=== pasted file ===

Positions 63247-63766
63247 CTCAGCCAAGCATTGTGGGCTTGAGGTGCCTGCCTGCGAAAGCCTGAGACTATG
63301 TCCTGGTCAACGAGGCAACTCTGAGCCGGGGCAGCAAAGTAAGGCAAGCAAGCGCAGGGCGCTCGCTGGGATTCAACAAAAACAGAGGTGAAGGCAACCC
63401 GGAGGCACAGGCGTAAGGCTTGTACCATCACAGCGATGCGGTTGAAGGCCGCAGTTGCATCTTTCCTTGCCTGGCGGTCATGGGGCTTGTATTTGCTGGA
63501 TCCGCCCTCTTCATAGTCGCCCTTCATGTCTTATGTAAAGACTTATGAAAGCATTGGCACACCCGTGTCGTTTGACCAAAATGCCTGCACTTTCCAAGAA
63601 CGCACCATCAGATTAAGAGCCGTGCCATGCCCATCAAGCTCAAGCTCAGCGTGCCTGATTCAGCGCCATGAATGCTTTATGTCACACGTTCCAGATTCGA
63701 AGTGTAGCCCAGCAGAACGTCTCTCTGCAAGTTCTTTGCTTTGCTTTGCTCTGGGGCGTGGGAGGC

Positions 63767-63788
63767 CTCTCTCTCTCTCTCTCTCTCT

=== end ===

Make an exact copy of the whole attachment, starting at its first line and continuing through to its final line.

Positions 63247-63766
63247 CTCAGCCAAGCATTGTGGGCTTGAGGTGCCTGCCTGCGAAAGCCTGAGACTATG
63301 TCCTGGTCAACGAGGCAACTCTGAGCCGGGGCAGCAAAGTAAGGCAAGCAAGCGCAGGGCGCTCGCTGGGATTCAACAAAAACAGAGGTGAAGGCAACCC
63401 GGAGGCACAGGCGTAAGGCTTGTACCATCACAGCGATGCGGTTGAAGGCCGCAGTTGCATCTTTCCTTGCCTGGCGGTCATGGGGCTTGTATTTGCTGGA
63501 TCCGCCCTCTTCATAGTCGCCCTTCATGTCTTATGTAAAGACTTATGAAAGCATTGGCACACCCGTGTCGTTTGACCAAAATGCCTGCACTTTCCAAGAA
63601 CGCACCATCAGATTAAGAGCCGTGCCATGCCCATCAAGCTCAAGCTCAGCGTGCCTGATTCAGCGCCATGAATGCTTTATGTCACACGTTCCAGATTCGA
63701 AGTGTAGCCCAGCAGAACGTCTCTCTGCAAGTTCTTTGCTTTGCTTTGCTCTGGGGCGTGGGAGGC

Positions 63767-63788
63767 CTCTCTCTCTCTCTCTCTCTCT